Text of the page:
Amid a sweeping crackdown on dissent in Egypt, security forces have forcibly disappeared hundreds of people since the beginning of 2015, according to a new report from Amnesty International.

It's an "unprecedented spike," the group says, with an average of three or four people disappeared every day.

The Republican Party, as it prepares for its convention next week has checked off item No. 1 on its housekeeping list — drafting a party platform. The document reflects the conservative views of its authors, many of whom are party activists. So don't look for any concessions to changing views among the broader public on key social issues.

Many public figures who took to Twitter and Facebook following the murder of five police officers in Dallas have faced public blowback and, in some cases, found their employers less than forgiving about inflammatory and sometimes hateful online comments.

As Venezuela unravels — with shortages of food and medicine, as well as runaway inflation — President Nicolas Maduro is increasingly unpopular. But he's still holding onto power.

"The truth in Venezuela is there is real hunger. We are hungry," says a man who has invited me into his house in the northwestern city of Maracaibo, but doesn't want his name used for fear of reprisals by the government.

The wiry man paces angrily as he speaks. It wasn't always this way, he says, showing how loose his pants are now.

Ask a typical teenage girl about the latest slang and girl crushes and you might get answers like "spilling the tea" and Taylor Swift. But at the Girl Up Leadership Summit in Washington, D.C., the answers were "intersectional feminism" — the idea that there's no one-size-fits-all definition of feminism — and U.N. climate chief Christiana Figueres.

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Arizona Hispanics Poised To Swing State Blue

1 hour ago
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Editor's note: This report contains accounts of rape, violence and other disturbing events.

Sex trafficking wasn't a major concern in the early 1980s, when Beth Jacobs was a teenager. If you were a prostitute, the thinking went, it was your choice.

Jacobs thought that too, right up until she came to, on the lot of a dark truck stop one night. She says she had asked a friendly-seeming man for a ride home that afternoon.

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Congress: Where Food Reforms Go To Die?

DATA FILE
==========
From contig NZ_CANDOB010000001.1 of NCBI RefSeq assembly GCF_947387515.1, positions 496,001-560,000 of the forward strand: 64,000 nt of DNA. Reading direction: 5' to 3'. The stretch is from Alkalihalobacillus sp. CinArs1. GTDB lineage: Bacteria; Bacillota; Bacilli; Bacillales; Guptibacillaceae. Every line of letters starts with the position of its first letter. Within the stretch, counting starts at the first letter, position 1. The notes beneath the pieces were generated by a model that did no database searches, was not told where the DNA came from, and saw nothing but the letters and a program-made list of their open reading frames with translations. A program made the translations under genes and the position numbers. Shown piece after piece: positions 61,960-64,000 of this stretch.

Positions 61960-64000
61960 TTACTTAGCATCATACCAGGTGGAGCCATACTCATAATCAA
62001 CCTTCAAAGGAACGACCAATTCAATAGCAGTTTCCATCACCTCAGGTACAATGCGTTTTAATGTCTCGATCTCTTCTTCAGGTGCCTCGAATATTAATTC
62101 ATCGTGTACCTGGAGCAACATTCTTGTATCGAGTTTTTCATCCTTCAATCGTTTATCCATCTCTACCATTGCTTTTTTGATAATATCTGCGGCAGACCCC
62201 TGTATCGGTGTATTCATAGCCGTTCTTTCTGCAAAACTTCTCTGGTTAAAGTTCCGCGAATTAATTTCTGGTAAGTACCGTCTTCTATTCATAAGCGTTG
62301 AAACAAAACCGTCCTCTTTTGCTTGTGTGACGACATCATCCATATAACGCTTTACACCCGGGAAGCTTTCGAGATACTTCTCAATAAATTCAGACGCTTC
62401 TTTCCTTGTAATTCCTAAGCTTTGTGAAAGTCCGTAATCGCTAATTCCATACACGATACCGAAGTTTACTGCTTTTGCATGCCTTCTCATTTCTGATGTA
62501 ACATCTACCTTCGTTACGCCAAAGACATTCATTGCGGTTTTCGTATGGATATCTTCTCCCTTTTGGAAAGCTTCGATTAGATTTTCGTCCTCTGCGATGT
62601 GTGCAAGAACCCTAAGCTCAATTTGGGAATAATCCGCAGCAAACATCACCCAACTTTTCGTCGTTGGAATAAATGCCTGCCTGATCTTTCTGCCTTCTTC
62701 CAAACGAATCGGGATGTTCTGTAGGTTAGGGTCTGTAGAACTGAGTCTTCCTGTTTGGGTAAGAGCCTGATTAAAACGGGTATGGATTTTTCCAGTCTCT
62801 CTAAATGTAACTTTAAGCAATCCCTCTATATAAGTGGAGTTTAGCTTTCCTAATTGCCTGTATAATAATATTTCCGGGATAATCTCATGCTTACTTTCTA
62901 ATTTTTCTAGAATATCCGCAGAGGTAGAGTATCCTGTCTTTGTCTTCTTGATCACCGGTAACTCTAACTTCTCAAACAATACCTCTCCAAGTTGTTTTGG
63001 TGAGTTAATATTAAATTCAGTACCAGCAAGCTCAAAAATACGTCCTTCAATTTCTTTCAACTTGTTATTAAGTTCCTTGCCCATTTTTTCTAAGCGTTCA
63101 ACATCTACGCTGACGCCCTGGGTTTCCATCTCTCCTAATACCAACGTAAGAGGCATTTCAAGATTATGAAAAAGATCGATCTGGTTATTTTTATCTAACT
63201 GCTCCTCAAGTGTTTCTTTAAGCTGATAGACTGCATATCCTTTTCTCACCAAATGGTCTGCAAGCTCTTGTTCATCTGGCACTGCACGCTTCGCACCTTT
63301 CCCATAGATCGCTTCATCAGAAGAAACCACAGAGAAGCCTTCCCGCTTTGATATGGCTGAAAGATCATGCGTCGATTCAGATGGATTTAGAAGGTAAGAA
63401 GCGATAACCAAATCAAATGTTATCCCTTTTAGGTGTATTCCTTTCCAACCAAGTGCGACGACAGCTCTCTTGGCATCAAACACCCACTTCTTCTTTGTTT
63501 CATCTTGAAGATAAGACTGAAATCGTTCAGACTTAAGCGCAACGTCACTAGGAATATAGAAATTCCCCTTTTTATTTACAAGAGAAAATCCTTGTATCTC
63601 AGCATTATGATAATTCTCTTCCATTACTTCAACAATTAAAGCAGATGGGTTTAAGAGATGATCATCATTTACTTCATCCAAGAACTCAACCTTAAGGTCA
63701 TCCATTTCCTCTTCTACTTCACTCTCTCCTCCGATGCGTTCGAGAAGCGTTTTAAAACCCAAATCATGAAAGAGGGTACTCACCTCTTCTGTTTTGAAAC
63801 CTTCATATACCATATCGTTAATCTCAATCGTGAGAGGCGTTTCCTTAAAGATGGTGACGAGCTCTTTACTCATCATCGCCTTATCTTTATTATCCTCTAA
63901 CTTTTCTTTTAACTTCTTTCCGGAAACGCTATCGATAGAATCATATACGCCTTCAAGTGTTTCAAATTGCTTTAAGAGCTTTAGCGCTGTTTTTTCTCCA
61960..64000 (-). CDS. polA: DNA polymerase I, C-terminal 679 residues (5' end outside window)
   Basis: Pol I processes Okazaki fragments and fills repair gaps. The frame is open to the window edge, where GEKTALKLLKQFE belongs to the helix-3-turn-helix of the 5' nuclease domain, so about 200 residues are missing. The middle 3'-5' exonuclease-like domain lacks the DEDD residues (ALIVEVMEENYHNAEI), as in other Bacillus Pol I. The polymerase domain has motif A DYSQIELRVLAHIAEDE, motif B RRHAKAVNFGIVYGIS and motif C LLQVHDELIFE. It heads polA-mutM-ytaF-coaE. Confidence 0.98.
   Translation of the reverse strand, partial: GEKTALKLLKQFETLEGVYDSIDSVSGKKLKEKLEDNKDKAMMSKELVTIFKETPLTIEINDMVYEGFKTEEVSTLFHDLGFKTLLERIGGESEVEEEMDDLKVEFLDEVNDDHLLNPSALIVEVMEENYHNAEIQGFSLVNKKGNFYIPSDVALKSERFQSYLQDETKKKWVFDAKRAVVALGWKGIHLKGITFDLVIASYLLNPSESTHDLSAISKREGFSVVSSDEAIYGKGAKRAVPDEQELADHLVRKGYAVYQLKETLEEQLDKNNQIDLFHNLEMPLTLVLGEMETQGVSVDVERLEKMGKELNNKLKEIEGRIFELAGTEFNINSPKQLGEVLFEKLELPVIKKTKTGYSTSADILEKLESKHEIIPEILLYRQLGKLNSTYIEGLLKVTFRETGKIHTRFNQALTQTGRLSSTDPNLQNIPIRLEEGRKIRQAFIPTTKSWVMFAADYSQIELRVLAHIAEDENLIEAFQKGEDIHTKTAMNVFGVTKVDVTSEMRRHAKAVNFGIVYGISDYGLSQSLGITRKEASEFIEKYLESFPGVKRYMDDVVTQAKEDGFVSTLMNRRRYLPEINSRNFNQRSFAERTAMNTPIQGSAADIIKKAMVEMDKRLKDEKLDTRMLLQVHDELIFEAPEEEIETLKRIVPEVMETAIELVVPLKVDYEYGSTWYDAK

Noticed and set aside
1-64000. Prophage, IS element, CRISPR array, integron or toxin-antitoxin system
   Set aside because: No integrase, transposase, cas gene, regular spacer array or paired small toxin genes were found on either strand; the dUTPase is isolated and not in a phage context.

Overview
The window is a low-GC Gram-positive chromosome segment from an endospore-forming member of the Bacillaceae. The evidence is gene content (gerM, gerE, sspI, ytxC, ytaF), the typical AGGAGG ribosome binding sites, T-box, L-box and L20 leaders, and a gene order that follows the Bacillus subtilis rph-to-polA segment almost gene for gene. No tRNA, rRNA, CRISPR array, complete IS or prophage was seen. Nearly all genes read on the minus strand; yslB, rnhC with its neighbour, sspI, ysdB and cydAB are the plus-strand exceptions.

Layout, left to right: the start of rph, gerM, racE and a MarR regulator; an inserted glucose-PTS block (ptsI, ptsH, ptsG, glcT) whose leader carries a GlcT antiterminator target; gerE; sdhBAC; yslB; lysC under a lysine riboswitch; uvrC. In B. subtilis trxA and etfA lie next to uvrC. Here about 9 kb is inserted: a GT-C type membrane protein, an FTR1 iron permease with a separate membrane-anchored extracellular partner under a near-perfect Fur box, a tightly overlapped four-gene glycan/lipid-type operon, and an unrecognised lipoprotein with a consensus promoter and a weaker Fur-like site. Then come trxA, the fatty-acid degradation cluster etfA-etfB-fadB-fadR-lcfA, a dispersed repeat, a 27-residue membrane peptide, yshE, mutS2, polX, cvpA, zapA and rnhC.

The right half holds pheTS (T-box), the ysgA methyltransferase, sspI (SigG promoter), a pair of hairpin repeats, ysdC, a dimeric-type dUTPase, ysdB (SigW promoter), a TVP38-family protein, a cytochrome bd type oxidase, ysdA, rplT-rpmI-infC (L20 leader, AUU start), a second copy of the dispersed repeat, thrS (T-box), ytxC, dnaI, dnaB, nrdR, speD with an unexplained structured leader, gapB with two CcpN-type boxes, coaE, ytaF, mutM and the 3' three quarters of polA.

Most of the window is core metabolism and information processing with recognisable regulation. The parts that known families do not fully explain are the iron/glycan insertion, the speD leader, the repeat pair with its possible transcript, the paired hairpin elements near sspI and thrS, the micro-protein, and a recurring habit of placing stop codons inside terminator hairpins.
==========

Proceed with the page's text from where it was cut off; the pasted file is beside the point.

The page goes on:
May 16, 2013

Two seemingly common-sense, bipartisan food reforms have gotten mugged on Capitol Hill in recent days. If you're a loyal reader of The Salt, you've heard of them.

First, there's the proposal — backed by an odd-couple alliance of egg producers and animal-welfare activists — to set minimum standards for the housing of egg-laying chickens. Second, the Obama administration wants to change the way the United States provides food aid to people in foreign countries, buying more of that food close to where it's needed.

Neither proposal seems, at first glance, controversial. Changing the rules for food aid should save money, according to most independent analyses, allowing the program to feed more hungry people. Similar reforms, in fact, were proposed by President George W. Bush. The "egg bill," meanwhile, is a remarkable instance of pragmatic compromise between bitter adversaries.

Any change, however, threatens somebody, and both of these proposals have run afoul of politically well-connected people.

In the case of food aid, the skeptics include American shippers and dock workers, who will get slightly less work if the U.S. sends cash to buy food abroad. They, in turn, have a powerful friend in Congress: Sen. Barbara Mikulski, proud native of the port city of Baltimore and chairwoman of the Senate Appropriations Committee. In an e-mail to NPR, Mikulski wrote that "we need to find a sensible center that will allow us to implement smart reforms without jeopardizing U.S. jobs, particularly those in the maritime industry."

In part because of Mikulski's resistance, advocates of reform are now trying a different route entirely — a free-standing bill that's been introduced by Edward Royce, the Republican chairman of the House Foreign Affairs Committee. Its prospects are uncertain.

The "egg bill," meanwhile, has some influential supporters. Secretary of Agriculture Tom Vilsack brings it up frequently as an exemplary compromise between large-scale agriculture and its critics. Debbie Stabenow, D-Mich., chairwoman of the Senate Agriculture Committee, actually tried to include it in her draft of the farm bill, which is up for renewal (again) this year.

Pork and beef producers, however, object in principle to the notion of federal regulation of farm animal housing — even though, in this case, the egg producers themselves are asking for federal regulations as a way to pre-empt state rules that are more troublesome.

When the agriculture committees of both House and Senate finished their versions of the farm bill this week, all mention of guaranteed living space for egg-laying hens had vanished.

In fact, the House committee adopted a provision that could make it more difficult for states to set such standards. This amendment, offered by Rep. Steve King, R-Iowa, would prohibit any effort by state governments to control the way that their food is produced by out-of-state farmers. The measure is aimed specifically at California's Proposition 2, which is set to ban farmers in Iowa or Idaho from selling their eggs in California if those eggs come from chickens housed in traditional cages.

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